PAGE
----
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ROYAL COMMISSION: “My heart is crying”

The first day of the Darwin hearings for the Royal Commission into Aged Care Quality and Safety heard from an Aboriginal Elder who was placed out of community in a nursing home far away from her family and culture.

Giving evidence at the Royal Commission is CEO Sarah Brown from Purple House, and Kim McRae, Team Manager at Ngaanyatjarra Pitjantjatjara Yankunytjatjara Women’s Council. [Source: Royal Commission]

The Commission also listened to statements about the quality of life health and aged care work achieved by Aboriginal health service providers in the Northern Territory.

Mildred Numamurdirdi gave direct evidence via a pre-recorded video, but was present at the hearing, along with her General Practitioner from Danila Dilba Health Service, Dr Meredith Hansen Knarhoi. 

Ms Numamurdirdi explained her heartbreak after being transferred from hospital to stay at Terrace Garden Aged Care in Darwin and her inability to be in a facility closer to her country. 

Because of this, her family was unable to visit her due to the distance and could only contact Ms Numamurdirdi on the phone.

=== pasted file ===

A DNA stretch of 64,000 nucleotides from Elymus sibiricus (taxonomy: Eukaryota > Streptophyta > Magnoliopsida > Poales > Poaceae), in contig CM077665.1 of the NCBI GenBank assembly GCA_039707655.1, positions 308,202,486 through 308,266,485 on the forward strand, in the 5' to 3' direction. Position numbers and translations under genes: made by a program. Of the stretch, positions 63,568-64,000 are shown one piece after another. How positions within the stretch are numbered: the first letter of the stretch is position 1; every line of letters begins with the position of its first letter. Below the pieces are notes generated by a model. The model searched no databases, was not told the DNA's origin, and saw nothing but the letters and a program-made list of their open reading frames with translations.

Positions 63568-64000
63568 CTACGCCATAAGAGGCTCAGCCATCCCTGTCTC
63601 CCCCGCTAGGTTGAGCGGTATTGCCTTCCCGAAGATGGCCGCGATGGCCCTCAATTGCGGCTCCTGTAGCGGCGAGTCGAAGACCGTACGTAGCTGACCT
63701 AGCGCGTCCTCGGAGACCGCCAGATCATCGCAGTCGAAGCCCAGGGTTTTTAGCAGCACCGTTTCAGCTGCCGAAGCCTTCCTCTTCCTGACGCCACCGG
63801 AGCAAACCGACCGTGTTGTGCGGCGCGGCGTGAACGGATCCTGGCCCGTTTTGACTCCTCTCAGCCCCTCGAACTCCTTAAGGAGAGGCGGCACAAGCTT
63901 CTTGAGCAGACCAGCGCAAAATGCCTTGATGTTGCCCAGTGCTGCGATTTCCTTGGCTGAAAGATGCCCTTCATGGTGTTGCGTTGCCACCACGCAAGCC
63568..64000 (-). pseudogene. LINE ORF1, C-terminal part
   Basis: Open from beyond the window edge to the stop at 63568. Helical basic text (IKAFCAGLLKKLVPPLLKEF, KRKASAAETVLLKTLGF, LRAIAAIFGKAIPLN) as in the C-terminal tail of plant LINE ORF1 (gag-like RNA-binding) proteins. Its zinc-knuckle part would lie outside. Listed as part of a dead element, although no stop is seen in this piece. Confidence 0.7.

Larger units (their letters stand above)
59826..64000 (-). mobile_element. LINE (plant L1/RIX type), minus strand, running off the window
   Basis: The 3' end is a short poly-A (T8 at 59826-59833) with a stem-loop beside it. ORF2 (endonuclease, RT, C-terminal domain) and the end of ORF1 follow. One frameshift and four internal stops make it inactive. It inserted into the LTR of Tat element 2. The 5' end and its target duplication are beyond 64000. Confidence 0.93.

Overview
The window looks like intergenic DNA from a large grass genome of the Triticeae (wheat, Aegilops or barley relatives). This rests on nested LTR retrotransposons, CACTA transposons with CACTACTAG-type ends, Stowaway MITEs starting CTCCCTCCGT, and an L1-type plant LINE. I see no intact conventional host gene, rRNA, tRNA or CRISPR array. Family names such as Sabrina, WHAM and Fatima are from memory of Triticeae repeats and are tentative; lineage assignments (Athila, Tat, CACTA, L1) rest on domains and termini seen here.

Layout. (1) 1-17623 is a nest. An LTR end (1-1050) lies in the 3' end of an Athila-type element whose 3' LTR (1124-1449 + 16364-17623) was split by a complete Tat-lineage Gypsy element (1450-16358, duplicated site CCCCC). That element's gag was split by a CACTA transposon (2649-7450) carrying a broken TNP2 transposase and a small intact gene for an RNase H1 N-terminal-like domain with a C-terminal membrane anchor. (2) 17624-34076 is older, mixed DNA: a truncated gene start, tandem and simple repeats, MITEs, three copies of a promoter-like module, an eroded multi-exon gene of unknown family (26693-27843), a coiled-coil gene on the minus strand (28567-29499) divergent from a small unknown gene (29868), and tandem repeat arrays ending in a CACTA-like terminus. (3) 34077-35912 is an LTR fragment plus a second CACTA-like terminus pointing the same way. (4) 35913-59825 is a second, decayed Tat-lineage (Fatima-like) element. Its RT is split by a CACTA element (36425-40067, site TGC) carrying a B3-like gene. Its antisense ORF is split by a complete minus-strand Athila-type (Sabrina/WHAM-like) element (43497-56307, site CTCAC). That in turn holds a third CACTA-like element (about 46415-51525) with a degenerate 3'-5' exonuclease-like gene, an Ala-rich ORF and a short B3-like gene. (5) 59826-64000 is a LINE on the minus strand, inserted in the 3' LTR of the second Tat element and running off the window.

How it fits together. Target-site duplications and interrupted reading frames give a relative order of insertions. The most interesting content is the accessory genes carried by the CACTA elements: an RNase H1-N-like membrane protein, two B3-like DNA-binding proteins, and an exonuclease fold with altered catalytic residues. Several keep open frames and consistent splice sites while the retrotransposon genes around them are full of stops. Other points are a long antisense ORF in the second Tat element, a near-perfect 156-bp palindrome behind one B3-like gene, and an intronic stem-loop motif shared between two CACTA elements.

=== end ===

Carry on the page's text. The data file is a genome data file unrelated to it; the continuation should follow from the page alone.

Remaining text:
“[They] put me on the ambulance and they drive me and I don't know this place… I was crying for four weeks, sad for my family,” says Ms Numamurdirdi.

“It’s too far for us, my family, travelling, my daughter and two grandson… It's too far from Numbulwar just to visit me... We don't have aged care closer in our community. I'm asking to build aged care in out community.

“They all love me and they all miss me... I make them sad and I myself sad…. My heart is crying because I am far away from my family… If I pass away here, I've got my spirit, my culture, my ceremony way back home and my family. They don't want that way, because we've got everything there in the home.”

Dr Knarhoi says the nursing home are dependent on mobile phones to keep in contact with family, and it took a number of months to figure out a phone for Ms Numamurdirdi to use as there are usually no phones in residential aged care 

She also says it depends on seasons and times within community and if mobile phones are turned on or not. 

The nearest residential care for Ms Numamurdirdi is in Katherine in Western Australia, which is also impossible for family to access, and due to Ms Numamurdirdi having complex needs, she must be in Darwin to access the care that can’t be provided on country.

Taking to the Royal Commission stand next was Chief Executive Officer (CEO) Sarah Brown, Western Desert Nganampa Walytja Palyantjaku Tjutaku Aboriginal Corporation, Purple House, and Kim McRae, Team Manager at Ngaanyatjarra Pitjantjatjara Yankunytjatjara (NPY) Women’s Council (Aboriginal Corporation).

They both agreed that Ms Numamurdirdi’s situation is not unique with many Aboriginal Elders completely unable to access appropriate services for their needs, and are either forced off country for care or instead decide not to receive care at all to remain in community.